“Who?” Bledsoe replied, following Tuesday’s 120-106 Game 2 loss to Boston.

“Terry Rozier,” a reporter responded.

“I don’t even know who the f— that is,” Bledsoe said.

“I’m not feeding into that,” Rozier told ESPN.

While it remains unclear exactly what Bledsoe’s motives may have been in not giving Rozier any postgame respect, speculation abounds in Boston that Rozier’s commentary after Game 1, in which he called Bledsoe, “Drew,” as in the former New England Patriots quarterback, may have upset the Bucks point guard.

“They’re very tall and athletic, so just move the ball offensively and get great shots,” Rozier said after Game 1. “Defensively, just play long, show your arms. Giannis [Antetokounmpo], he loves to push the ball. Drew Bledsoe makes tough shots and we just try to limit them to what they’re good at by just being long off the ball and showing our presence and I felt like we did a great job with that the majority of the game.”

ESPN — Bucks’ Eric Bledsoe has no time for Celtics’ Terry Rozier

When I first saw Eric Bledsoe’s comments before I turned in for bed last night, I was dumbfounded. Bledsoe’s been arguably the worst Bucks player on the court offensively (I don’t count Jabari Parker since clearly one of the Monstars from Space Jam took his talent last week, and I don’t count Jason Terry because he retired five years ago) and that’s juxtaposed by Terry Rozier eating his lunch on the other end of the floor. Sure, Bledsoe’s played like an all-star before, and maybe, I thought, that’s what gave him the notion that he can treat Tito like he doesn’t exist.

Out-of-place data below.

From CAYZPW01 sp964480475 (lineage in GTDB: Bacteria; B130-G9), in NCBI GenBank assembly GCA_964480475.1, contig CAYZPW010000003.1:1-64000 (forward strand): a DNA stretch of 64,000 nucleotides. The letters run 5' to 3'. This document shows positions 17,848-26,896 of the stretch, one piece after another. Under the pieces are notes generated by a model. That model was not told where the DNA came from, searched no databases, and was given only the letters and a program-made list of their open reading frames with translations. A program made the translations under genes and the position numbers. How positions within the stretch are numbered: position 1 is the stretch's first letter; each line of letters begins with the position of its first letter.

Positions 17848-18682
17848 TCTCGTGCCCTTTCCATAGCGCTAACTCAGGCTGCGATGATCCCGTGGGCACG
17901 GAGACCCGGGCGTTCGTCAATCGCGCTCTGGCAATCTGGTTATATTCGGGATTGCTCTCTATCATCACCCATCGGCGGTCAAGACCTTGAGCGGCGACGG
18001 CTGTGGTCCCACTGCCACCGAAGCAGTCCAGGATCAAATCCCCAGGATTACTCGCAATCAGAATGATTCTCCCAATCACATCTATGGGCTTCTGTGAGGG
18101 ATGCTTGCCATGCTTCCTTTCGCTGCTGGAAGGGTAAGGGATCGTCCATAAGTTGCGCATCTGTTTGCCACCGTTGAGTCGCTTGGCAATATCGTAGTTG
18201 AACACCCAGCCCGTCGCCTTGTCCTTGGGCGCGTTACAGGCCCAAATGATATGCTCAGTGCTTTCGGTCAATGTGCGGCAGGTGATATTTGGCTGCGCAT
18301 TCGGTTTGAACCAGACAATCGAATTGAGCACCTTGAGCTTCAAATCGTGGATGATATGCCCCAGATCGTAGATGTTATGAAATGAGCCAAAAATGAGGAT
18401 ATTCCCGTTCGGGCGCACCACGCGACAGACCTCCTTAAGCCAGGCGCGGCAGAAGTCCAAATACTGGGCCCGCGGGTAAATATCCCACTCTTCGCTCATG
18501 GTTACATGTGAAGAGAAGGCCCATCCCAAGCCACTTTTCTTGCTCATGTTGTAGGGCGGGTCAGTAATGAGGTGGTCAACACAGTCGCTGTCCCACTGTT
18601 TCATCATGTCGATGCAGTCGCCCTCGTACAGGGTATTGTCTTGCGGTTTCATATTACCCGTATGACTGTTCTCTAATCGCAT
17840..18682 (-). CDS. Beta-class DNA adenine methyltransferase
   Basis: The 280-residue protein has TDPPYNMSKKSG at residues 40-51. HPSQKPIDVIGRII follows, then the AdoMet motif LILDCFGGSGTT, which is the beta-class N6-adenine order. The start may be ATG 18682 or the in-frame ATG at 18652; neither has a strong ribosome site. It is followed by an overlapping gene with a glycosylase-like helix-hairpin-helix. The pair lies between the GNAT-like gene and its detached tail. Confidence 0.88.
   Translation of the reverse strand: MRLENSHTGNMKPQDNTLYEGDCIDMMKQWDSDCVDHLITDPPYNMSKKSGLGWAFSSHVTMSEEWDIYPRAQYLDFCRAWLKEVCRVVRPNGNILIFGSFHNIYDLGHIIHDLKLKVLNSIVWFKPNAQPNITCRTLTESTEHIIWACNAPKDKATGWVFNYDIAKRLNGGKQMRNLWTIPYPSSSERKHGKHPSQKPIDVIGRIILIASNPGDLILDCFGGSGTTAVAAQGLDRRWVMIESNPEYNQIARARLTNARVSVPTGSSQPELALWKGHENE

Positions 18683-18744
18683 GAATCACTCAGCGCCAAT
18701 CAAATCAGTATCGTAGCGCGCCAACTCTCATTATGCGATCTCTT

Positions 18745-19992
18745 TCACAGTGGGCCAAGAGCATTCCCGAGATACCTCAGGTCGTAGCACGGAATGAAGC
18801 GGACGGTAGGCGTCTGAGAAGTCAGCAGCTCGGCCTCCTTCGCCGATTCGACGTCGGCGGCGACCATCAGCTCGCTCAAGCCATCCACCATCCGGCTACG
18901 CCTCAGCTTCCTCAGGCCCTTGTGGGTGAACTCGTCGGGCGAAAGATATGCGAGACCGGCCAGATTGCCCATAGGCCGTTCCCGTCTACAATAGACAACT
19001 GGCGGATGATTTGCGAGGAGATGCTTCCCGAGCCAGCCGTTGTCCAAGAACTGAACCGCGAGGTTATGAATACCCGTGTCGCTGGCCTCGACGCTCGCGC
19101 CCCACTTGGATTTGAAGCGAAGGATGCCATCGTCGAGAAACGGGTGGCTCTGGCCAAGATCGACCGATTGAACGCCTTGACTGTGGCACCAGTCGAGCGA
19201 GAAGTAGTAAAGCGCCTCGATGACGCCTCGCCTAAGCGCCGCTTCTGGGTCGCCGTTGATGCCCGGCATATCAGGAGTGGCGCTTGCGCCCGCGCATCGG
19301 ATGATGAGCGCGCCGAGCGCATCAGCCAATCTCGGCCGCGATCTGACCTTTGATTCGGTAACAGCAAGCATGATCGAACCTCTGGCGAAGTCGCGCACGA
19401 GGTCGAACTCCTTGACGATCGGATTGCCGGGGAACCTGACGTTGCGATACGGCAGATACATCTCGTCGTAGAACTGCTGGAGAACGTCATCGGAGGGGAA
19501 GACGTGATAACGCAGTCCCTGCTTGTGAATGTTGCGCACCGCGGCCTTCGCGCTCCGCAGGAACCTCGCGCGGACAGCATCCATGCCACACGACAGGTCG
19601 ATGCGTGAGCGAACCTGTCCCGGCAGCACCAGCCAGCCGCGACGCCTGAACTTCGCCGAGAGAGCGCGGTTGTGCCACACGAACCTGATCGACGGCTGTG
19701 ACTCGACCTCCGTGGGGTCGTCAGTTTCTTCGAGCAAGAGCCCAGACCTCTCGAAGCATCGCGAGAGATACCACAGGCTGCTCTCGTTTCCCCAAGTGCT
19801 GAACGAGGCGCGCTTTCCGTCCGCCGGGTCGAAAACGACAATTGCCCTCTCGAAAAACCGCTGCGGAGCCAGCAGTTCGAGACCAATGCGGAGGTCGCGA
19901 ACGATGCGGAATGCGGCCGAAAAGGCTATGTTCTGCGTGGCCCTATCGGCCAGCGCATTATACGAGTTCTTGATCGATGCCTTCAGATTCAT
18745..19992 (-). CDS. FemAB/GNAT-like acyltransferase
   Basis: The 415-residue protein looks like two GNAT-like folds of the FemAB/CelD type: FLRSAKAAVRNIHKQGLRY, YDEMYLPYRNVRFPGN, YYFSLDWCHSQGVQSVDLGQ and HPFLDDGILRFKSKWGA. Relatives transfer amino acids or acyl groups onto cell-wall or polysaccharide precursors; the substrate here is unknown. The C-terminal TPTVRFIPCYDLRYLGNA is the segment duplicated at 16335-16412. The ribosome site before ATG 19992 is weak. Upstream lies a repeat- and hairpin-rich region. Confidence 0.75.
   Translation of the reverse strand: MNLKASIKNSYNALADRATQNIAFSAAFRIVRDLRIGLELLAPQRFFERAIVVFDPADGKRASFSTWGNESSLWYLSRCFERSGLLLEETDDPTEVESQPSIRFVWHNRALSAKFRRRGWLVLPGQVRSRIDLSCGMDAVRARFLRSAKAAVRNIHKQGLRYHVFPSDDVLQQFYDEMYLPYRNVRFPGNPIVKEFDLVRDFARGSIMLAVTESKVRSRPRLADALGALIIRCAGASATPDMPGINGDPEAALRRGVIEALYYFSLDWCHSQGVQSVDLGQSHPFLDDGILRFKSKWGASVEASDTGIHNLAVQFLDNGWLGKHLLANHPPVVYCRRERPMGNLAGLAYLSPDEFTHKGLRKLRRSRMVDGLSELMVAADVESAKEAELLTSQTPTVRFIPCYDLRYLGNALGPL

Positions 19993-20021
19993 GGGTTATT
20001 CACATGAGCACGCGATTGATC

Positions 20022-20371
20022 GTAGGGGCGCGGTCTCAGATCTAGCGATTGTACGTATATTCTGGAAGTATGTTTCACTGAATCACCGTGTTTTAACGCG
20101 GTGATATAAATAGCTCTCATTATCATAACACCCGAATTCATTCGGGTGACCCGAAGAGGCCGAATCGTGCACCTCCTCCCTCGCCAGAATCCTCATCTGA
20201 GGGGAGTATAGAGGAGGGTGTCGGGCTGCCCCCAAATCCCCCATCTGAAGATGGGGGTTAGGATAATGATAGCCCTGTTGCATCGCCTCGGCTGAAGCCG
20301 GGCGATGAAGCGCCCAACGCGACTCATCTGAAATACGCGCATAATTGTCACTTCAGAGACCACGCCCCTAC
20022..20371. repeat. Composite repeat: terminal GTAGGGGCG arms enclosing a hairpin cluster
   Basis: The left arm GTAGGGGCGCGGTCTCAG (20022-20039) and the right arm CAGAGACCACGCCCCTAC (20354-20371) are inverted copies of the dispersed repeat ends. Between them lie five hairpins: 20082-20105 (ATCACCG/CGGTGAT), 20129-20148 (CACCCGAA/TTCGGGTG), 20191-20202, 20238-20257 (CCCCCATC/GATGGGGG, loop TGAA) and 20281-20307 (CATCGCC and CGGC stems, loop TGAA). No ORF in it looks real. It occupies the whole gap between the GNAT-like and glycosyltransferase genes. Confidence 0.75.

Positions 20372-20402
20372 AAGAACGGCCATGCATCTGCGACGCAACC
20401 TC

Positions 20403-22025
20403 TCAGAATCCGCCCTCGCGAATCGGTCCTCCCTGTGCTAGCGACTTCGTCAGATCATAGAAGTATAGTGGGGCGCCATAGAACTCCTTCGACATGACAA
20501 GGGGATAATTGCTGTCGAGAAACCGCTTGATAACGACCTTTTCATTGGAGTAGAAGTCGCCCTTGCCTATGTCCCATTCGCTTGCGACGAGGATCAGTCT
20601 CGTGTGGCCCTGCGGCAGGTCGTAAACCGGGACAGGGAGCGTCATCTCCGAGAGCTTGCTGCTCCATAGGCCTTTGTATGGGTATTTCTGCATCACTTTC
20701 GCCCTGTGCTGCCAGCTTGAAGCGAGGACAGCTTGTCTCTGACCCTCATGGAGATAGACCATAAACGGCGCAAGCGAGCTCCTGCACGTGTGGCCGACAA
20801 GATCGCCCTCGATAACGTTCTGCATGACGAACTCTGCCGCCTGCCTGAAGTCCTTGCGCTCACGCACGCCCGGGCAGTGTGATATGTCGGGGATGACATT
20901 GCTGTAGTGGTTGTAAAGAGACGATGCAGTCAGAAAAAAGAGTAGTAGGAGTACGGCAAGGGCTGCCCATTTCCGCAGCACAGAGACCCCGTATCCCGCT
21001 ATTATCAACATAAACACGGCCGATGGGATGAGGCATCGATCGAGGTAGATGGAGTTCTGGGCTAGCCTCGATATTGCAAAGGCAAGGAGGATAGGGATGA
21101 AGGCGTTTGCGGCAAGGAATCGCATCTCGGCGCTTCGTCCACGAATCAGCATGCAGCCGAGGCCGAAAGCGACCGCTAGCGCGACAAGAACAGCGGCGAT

But now we know. Terry Rozier called Eric Bledsoe Drew Bledsoe. Incredible. I’m going to believe that Terry knew exactly what he was doing in calling him Drew, and that Eric Bledsoe saw it and got his feelings hurt. Maybe it’s a sign of what’s to come in game three. Hell, Joe Prunty NBA Basketball Coach needs to do something to shake things up. Perhaps he puts in little known Sterling Brown at point guard for Bledsoe, Brown turns things around and then a Point Guard controversy starts in Milwaukee. After the Bucks win the championship this year in the most unlikely of circumstances and Brown wins Finals’ MVP, Bledsoe tweets “I don’t wanna be here, neither” and gets traded to Atlanta.

I thought Eric Bledsoe was out of line for taking shots at Scary Terry last night, but Terry is an absolute savage for calling him Drew Bledsoe.

And finally, our thoughts and prayers are with Marcus Smart and his mother

Marcus Smart describes his mother, Camellia, as a “tough cookie.”

But that won’t keep the Celtics guard’s concern at bay, now that his mother has been diagnosed with bone marrow cancer.

“At this point, from what they told me, they’re just trying to preserve life right now,” he said before last night’s playoff game between the Celtics and Bucks. “You can’t fix it. Would have to get a whole transplant and at her age that’s tough. Transplant would probably be more harmful than good.”


Just awful news. One thing we learned from last season with Isaiah Thomas’s tragedy is that Boston fans and the Celtics organization rally around guys who are going through the toughest of life’s challenges.

Here’s hoping that Marcus’s mom can fight for as long as she possibly can, and that maybe there’s a miracle that can change the prognosis. And for Marcus, once he returns to the floor, he’ll have 19,580 showing him love.